Many of the stories that I share in this biweekly column are suggested by readers.
These are related to a place or event I remember from growing up during the early baby boom years in the Berkshires. The subject will often have an interesting backstory. Today’s column is one of these.
When my father (Irv Shulman) was an officer out at sea on a naval repair ship during World War II, he learned how to use the ship’s sewing machine to alter and mend his uniforms.
After the war when he settled in Pittsfield, he opened a workingman’s store near the General Electric Co. He had acquired an old treadle Singer Sewing Machine to shorten pants that workers bought from his store.
As the business grew, the store sold boy’s and men’s slacks. Dad would shorten pants as a free service. His original machine was upgraded to a fancier electric version. He did the sewing before the store opened each morning.
When schools opened each year, he’d work the entire weekend shortening hundreds of these back-to-school purchases. Eventually his store moved to North Street where it became Jim’s House of Shoes.
His sewing days were largely over. As a youngster, I remember asking him why a sewing machine would be called a musician, i.e., a singer. He had a good chuckle when he told me it was named for the inventor.
My dad’s original Singer has been long gone, but my wife’s grandmother’s sewing machine was identical to his. We never use it, but keep it for nostalgia and as an interesting display piece. I have always been curious about this treadle machine by Singer, but never realized its invention had a Berkshire story.
The original inventor of the sewing machine was known to be Elias Howe, an innovator from Eastern Massachusetts. Although Howe invented the basic machine, others added features to his model mainly for manufacturing use in the textile industry.
Four of the earliest sewing machine makers sued each other over patent infringements, eventually working together to form the first patent pool in the U.S. Howe was included in this pact as was a man named Isaac Merritt Singer, whose name/brand became the best-known sewing machine even to this day.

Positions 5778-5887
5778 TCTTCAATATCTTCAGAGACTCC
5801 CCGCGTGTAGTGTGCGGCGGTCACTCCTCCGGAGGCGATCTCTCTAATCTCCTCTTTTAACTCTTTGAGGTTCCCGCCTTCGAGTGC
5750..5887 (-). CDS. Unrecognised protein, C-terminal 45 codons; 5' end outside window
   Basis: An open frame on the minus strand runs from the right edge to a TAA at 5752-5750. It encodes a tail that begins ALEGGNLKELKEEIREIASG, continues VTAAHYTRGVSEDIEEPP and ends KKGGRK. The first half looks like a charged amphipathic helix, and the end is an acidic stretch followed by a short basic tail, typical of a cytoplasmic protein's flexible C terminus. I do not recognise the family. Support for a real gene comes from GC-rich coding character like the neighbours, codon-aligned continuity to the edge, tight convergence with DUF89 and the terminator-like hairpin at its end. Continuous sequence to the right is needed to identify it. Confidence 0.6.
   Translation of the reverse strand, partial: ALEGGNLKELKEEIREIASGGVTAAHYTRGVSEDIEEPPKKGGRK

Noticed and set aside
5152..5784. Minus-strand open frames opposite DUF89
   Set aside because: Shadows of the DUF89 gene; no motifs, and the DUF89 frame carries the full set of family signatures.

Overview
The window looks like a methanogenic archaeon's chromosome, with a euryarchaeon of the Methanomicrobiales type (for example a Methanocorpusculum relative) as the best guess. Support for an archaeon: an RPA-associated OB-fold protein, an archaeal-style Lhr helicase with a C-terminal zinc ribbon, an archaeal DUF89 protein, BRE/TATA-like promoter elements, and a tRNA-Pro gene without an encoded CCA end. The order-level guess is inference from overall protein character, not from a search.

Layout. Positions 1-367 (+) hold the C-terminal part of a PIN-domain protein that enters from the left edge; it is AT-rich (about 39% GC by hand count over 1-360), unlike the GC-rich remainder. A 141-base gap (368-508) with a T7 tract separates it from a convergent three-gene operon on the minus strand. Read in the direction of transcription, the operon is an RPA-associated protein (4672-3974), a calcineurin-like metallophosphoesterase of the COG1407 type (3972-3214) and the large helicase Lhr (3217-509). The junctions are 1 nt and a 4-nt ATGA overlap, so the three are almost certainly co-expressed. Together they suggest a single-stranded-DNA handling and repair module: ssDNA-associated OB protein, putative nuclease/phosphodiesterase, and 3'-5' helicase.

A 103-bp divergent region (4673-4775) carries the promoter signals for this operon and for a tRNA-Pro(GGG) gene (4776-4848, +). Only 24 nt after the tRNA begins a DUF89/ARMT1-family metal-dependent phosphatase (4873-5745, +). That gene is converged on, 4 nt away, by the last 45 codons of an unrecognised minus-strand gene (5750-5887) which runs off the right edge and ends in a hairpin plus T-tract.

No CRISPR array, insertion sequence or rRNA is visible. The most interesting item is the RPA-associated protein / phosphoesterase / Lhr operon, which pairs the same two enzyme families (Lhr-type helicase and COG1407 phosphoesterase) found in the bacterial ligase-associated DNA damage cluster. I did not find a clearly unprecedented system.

Singer was a machinery inventor who was also an itinerant actor. He is credited with improving the sewing machine’s design for ease in using, producing it for home use and selling it for a reasonable price. During his life Singer made millions of dollars, and when he passed away in 1875 his estate was worth $13 million — equivalent to over $318 million in 2021. Singer had 24 children from five different women and the 20 living at his death were beneficiaries of his estate.
What most people don’t know is that during his years of success in building his company, Singer had a partner that had Berkshire connections. This was a man named Edward Cabot Clark, who as a teenager attended Lenox Academy for four years. Clark graduated from Williams College in 1831 and then became a successful lawyer.
In 1849, he met Singer and assisted him in naming his invention the sewing machine, getting new patents and defending Singer’s patent litigation.
The story is that at the time, Singer had no money for Clark’s legal services. In lieu of payment, he offered the lawyer a partnership in what became the Singer Sewing Machine Co. in 1851.
Clark then introduced America’s first installment plan, which skyrocketed the Singer Sewing Machine sales. After Singer’s death, Clark served as president of the company from 1875 through 1882, bringing even greater successes. With his income, the attorney invested heavily in New York City real estate — including what became the famed Dakota Apartments.
Unlike Singer, who had several wives and over 20 children, Clark married once and only had four children. He passed away in 1882 after his retirement and just shy of his 71st birthday.
Three of his children had predeceased him and only one son had children. Edward Cabot Clark left an estate reported to be worth $50 million plus numerous real estate holdings. (This figure would be equivalent to $1.22 billion in 2021.) He left most of his money to a widowed daughter-in-law and to his surviving son, Alfred. He left his real estate holdings and $250,000 to each of his four grandchildren (sons of Alfred) that would be worth $6.1 million today.
One of the grandsons used his inheritance to became a successful horse breeder in Europe and the U.S. and a huge art collector of European masters. This descendent is reported to have amassed over 5,000 works of art, many of which were eventually donated to famous art museums.
Before this grandson died in 1956, he and his wife established an art museum in the Berkshires that opened to the public in 1955. Yes, Edward Cabot Clark’s grandson and his wife were (Robert) Sterling and Francine Clark, and the museum is the world-famous Clark Art Institute in Williamstown.
I enjoy visits to the Clark and will always remember it all started with a sewing machine.